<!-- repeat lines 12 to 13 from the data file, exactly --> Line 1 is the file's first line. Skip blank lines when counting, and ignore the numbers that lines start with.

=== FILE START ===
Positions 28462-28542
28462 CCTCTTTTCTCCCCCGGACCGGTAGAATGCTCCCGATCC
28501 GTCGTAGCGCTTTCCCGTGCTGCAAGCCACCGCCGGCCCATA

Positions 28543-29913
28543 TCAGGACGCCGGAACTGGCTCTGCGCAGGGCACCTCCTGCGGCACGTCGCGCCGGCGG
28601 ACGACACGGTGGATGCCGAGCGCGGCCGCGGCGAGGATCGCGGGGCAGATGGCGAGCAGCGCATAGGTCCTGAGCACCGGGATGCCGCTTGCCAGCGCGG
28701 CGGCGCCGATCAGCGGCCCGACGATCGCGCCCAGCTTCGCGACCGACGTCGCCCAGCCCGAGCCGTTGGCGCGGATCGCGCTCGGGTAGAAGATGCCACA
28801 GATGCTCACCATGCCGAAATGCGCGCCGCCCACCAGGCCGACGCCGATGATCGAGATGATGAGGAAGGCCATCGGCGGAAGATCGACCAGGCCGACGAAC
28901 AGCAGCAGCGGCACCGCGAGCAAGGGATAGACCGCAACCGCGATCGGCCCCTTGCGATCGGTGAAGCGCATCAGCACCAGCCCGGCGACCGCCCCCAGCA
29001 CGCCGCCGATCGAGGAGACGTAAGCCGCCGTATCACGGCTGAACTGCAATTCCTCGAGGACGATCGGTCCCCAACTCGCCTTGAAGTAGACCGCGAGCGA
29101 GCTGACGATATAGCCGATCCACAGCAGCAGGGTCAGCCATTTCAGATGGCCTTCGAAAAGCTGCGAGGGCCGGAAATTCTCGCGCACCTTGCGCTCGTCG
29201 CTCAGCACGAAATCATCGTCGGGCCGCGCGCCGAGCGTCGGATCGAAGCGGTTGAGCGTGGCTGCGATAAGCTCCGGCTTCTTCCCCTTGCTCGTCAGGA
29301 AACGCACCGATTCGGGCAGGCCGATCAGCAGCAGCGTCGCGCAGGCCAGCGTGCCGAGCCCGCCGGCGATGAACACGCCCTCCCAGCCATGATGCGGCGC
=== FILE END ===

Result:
29201 CTCAGCACGAAATCATCGTCGGGCCGCGCGCCGAGCGTCGGATCGAAGCGGTTGAGCGTGGCTGCGATAAGCTCCGGCTTCTTCCCCTTGCTCGTCAGGA
29301 AACGCACCGATTCGGGCAGGCCGATCAGCAGCAGCGTCGCGCAGGCCAGCGTGCCGAGCCCGCCGGCGATGAACACGCCCTCCCAGCCATGATGCGGCGC